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I Want That!: How We All Became Shoppers by…
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I Want That!: How We All Became Shoppers (2002)

by Thomas Hine

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1221155,162 (3.44)3
"Choosing and using objects is a primal human activity, and I Want That! is nothing less than a portrait of humanity as the species that shops. We shop to nourish our bodies and to feed our fantasies. We shop to belong to groups. We shop to define ourselves as individuals. We shop to be powerful. We shop to be responsible. We shop to celebrate. We shop because we don't want to miss out on the excitement of Life. I Want That! shows how these fundamental desires play out in today's malls, Web sites, boutiques, and superstores." "The book also offers a lively, fast-paced history of finding, choosing, and spending. It makes stops in the crossroads markets in which prehistoric merchants traded gold, amber, and obsidian; in the agora in Athens, where sharp sellers wet their wool to make it weigh more, and everyone name to buy, talk, eat, and get their hair done. It visits the great fairs of medieval times - brief gaudy moments in monotonous, laborious lives - and it considers the cities of Renaissance Europe, where shopping districts and the idea of individual expression arose side by side. It demonstrates how one simple idea - manufacturing garments that were ready to wear - brought the explosive growth of department stores and turned cities into vast shopping centers. It continues the story to the age of the Internet, when the buying never seems to stop, and, in times of crisis, political leaders tout shopping, not sacrifice, as the act of patriots."--BOOK JACKET.… (more)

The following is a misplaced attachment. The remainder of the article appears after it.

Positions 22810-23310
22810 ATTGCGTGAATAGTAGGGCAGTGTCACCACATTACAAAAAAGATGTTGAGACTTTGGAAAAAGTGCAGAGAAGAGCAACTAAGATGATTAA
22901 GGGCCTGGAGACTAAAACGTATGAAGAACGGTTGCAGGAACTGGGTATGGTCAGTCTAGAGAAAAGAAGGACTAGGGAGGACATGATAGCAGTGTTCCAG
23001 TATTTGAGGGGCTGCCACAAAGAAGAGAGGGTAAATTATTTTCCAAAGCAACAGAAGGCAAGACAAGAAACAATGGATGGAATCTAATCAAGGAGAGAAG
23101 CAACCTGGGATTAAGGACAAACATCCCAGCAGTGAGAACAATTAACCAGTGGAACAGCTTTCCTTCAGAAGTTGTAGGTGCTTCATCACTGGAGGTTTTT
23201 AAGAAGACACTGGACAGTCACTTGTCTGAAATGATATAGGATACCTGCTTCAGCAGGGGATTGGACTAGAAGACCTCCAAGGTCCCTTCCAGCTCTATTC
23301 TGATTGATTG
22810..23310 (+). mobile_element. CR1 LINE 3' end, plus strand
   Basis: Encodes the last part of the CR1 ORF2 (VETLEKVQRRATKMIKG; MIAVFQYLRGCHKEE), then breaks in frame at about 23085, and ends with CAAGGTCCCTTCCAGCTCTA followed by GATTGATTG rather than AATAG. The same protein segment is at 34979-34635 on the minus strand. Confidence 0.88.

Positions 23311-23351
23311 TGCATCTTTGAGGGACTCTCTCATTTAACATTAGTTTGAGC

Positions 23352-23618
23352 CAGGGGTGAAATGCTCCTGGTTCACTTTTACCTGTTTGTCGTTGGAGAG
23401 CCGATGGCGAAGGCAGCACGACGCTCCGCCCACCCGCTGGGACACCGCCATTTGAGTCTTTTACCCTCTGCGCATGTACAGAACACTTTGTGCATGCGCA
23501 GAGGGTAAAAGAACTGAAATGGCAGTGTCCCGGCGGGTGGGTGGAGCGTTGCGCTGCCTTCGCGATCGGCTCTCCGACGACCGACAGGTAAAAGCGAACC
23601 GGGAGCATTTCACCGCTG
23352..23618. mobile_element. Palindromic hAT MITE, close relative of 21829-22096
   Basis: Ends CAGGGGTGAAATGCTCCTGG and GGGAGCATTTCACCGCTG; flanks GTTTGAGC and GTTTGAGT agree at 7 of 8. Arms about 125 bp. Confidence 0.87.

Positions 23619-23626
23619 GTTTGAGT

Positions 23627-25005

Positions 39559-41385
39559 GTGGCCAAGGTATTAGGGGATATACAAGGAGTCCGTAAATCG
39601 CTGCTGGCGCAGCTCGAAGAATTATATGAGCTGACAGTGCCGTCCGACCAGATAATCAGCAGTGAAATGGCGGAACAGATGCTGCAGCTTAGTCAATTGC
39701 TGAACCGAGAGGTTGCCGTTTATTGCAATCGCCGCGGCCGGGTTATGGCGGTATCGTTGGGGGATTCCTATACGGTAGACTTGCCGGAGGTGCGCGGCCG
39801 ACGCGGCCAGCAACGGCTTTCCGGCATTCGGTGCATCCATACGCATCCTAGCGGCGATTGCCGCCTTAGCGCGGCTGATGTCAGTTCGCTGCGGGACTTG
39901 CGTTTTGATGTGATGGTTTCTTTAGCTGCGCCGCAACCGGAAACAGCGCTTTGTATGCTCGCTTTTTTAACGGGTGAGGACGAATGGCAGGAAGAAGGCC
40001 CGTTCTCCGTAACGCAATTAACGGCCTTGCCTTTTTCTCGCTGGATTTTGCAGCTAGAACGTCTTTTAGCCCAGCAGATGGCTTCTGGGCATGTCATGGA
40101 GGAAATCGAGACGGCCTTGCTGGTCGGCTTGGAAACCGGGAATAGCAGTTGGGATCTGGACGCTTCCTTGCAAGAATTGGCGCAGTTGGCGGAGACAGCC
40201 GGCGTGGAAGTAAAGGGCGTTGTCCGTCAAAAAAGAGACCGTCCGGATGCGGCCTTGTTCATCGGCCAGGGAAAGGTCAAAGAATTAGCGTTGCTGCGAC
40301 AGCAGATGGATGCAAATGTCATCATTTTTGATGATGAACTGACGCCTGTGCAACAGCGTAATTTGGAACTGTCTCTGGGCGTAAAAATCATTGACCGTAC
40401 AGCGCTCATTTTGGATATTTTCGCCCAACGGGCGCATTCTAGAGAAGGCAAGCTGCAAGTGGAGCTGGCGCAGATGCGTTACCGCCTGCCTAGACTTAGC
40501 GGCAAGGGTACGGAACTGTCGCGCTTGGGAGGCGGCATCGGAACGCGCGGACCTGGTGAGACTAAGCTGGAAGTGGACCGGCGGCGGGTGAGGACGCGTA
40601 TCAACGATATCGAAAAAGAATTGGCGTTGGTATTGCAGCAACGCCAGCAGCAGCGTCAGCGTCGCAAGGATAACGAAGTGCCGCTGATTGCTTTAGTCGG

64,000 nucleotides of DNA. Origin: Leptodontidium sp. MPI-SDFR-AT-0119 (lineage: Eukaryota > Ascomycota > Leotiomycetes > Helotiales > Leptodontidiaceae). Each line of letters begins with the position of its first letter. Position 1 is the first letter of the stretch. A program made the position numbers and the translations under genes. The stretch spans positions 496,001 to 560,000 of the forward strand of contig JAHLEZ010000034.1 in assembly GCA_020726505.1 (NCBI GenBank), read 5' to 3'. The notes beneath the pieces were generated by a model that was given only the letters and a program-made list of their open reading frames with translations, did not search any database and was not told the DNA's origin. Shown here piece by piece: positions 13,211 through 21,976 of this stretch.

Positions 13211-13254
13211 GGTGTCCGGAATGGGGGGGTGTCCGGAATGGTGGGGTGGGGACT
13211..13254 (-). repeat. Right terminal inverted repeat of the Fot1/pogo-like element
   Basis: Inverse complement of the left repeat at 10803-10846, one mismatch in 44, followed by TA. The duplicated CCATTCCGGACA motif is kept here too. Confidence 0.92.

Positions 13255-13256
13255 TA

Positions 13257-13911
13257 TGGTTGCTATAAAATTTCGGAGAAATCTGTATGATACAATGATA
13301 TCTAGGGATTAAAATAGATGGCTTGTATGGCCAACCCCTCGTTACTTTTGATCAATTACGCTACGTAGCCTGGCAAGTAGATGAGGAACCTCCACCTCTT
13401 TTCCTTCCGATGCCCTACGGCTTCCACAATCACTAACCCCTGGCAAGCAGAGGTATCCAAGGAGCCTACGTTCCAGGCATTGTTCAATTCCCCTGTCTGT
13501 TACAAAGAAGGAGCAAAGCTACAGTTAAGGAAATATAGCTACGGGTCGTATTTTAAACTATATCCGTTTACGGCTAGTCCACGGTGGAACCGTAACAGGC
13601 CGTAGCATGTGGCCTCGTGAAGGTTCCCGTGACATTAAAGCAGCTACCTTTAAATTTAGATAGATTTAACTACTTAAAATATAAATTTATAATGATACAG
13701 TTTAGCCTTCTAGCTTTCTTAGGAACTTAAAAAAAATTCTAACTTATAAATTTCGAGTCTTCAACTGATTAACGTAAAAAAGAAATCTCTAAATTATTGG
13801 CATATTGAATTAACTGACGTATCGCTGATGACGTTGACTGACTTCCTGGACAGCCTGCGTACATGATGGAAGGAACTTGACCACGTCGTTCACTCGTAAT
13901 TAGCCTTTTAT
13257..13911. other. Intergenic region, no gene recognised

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» See also 3 mentions

I Want That! is a surprisingly readable and entertaining treatise on shopping. It's a history book with humor an insight into a very basic human activity. Author Thomas Hine also explores how sales tactics and marketing emerged over time, drawing more and more shoppers into the web that is the market place.

Though it was published over a decade ago, the author is already familiar with online shopping and the invasion of privacy issues that soon follow. He also explores the economic impact of Christmas and how it has moved away from its spiritual roots to a season of shopping that has an impact on not only local, but the global economy.

Reading this book is almost like reading a sociology book. One enjoys discovering how trends in tastes emerge, affect fashions, housing, and just as quickly, render the fashionable passe' and call for something new and different.

This was one of those non-fiction book club reads that I really enjoyed...again, one I would never have picked up without a nudge from a friend. (Thanks, Jan H.!) If you see it at Half Price, its a dollar well spent! ( )
  vcg610 | Feb 5, 2015 |
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For Beth, a shopping companion who always made me see new things.
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I noticed the old woman as soon as I drove into the Wal-Mart parking lot.
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